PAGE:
To their own surprise, during this conversation they had reached the Hiltner house, and Erasmus invited his friend to come to his room and over a glass of wine answer him, as he had had the last word. But Wolf had already drunk at his own home more of the fiery Wurzburg from the precentor’s cellar than usual. Besides, much as he still had to say in reply to Erasmus, the sensible young man deemed it advisable to avoid the syndic’s house for the present. The confessor’s suspicion had been aroused, and De Soto was a Dominican, who certainly did not stand far from the Holy Inquisition.
Therefore while Erasmus, with burning head and great excitement, was still urging his friend to come in, Wolf unexpectedly bade him a hasty and resolute farewell.
Wolf left the Hiltner house behind him with the feeling that he had upheld the cause of his Church against the learned opponent to the best of his ability, and had not been defeated. Yet he was not entirely satisfied. In former years he had read the Hutten dialogues, and, though he disapproved of their assaults upon the Holy Father in Rome, he had warmly sympathized with the fiery knight’s love for his native land.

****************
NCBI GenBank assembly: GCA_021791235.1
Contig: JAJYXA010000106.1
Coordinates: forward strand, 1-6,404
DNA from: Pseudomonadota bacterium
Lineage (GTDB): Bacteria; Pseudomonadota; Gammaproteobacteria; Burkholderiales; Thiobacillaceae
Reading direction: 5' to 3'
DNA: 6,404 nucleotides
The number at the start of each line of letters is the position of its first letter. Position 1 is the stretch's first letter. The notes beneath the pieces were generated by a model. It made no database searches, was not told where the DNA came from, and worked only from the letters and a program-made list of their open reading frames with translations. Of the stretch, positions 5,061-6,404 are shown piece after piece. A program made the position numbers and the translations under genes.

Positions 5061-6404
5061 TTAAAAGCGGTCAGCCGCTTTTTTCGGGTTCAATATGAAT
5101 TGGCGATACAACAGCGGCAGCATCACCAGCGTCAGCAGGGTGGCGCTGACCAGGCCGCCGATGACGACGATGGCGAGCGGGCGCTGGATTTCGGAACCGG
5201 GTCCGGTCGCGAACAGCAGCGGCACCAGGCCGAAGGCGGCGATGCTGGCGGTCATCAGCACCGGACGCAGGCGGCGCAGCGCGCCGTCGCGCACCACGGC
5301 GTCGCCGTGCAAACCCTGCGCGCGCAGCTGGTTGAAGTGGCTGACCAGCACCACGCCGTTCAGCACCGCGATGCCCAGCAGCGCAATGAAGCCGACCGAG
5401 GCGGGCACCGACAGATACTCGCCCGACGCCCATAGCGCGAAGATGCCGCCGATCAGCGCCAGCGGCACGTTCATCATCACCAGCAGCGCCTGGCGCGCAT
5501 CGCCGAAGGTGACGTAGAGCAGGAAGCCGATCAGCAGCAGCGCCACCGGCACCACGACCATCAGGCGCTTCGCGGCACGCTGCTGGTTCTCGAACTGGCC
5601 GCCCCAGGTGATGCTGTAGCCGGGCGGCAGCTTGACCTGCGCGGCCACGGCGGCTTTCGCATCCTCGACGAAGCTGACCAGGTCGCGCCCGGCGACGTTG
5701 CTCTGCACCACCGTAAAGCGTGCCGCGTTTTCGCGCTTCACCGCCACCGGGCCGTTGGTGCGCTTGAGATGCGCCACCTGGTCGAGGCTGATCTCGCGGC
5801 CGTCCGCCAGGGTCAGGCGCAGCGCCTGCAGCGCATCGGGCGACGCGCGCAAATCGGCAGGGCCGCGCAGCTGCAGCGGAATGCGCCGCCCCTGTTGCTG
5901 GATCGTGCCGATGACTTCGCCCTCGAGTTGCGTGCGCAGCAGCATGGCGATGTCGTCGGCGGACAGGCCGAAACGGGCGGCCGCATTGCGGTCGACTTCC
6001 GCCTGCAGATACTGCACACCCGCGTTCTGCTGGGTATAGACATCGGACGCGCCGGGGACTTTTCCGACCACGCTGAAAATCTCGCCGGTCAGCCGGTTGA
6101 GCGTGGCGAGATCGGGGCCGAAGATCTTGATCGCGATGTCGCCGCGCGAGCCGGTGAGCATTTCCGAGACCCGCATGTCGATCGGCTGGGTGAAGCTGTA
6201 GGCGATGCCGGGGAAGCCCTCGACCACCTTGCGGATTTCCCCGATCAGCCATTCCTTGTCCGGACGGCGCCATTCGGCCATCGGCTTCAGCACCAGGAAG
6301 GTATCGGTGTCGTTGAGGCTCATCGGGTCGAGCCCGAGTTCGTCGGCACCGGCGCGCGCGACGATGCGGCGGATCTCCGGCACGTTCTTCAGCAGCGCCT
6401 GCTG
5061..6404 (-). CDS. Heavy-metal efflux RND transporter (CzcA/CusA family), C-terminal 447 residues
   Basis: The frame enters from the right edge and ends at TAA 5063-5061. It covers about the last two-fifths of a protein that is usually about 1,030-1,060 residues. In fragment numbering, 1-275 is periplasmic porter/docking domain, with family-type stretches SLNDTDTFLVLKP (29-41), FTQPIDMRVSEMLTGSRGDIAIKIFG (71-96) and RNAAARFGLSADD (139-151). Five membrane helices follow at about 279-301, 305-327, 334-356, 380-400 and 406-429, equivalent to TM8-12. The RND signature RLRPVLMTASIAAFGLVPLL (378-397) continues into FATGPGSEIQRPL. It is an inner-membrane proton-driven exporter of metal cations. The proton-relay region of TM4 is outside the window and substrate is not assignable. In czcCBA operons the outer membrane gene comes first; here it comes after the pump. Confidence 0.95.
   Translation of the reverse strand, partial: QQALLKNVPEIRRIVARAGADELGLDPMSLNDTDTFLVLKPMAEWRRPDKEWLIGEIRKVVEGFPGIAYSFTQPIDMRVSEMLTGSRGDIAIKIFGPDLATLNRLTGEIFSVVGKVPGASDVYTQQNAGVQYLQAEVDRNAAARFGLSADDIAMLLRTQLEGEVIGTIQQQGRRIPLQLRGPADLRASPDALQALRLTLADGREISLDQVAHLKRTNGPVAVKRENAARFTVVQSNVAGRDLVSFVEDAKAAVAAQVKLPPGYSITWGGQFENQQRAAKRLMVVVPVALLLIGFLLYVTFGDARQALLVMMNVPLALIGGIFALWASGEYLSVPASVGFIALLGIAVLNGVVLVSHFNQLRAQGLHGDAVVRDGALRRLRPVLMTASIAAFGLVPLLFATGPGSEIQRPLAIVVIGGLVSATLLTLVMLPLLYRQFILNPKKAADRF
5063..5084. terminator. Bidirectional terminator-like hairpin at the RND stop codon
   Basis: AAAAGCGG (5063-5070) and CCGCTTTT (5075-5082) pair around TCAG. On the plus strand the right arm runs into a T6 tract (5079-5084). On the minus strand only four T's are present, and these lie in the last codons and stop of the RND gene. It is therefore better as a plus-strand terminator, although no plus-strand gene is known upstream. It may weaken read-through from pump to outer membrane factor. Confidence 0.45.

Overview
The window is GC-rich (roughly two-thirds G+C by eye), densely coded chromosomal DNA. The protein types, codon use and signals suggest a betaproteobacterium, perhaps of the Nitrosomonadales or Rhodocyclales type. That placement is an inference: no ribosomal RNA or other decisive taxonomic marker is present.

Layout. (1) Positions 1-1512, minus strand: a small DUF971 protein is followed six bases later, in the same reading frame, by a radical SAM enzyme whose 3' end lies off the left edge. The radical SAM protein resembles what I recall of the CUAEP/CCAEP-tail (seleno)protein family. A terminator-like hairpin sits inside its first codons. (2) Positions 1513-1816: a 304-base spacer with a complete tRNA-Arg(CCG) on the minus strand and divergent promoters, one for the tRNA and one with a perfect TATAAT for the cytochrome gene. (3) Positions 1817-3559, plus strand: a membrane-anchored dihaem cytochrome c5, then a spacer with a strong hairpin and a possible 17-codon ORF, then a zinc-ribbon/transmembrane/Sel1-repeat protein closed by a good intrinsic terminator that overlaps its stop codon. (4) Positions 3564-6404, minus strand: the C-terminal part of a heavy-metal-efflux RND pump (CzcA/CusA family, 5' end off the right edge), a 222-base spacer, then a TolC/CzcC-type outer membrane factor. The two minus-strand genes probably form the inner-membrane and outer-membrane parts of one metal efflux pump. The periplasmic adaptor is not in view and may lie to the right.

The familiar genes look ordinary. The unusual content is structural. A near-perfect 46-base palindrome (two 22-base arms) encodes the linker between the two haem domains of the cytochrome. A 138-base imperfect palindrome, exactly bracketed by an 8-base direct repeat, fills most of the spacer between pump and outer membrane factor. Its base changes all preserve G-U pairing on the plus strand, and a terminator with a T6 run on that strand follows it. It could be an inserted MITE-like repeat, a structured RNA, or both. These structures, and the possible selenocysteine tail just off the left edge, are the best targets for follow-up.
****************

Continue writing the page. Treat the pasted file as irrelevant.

Far as, at the court of Charles, the German ranked below the Netherlander, the Spaniard, and the Italian, Wolf was proud of being a German, and it vexed him that he had not at least made the attempt to repel the theologian’s charge that the Catholic, to whom the authority of Rome was the highest, would be inferior to the Protestant in patriotism.
But he would have succeeded no better in convincing Erasmus than the learned theologians who, at the Emperor’s instance, had held an earnest religious discussion in Ratisbon a short time before, had succeeded in arriving at even a remote understanding.
As he reached the Haidplatz new questions of closer interest were casting these of supreme importance into the shade.
He was to enter his home directly, and then the woman whom he loved would rest above him, and alone, unwatched, and unguarded, perhaps dream of another.
Who was the man for whose sake she withdrew from him the heart to whose possession he had the best and at any rate the oldest right?
Certainly not Baron Malfalconnet.
Neither could he believe it to be Peter Schlumperger or young Crafft.
Yet perhaps the fortunate man belonged to the court. If that was the case, how easy would the game now be made for him with the girl, who was guarded by no faithful eye!
His heart throbbed faster as he entered Red Cock Street.
The moon was still in the cloudless, starry sky, shining with her calm, silver radiance upon one side of the street. Barbara’s bow-window was touched by it, and—what did it mean?—a small lamp must still be burning in her room, for the window was illuminated, though but dimly. Perhaps she had kept the light because she felt timid in her lonely chamber. Now Wolf crossed obliquely toward his house.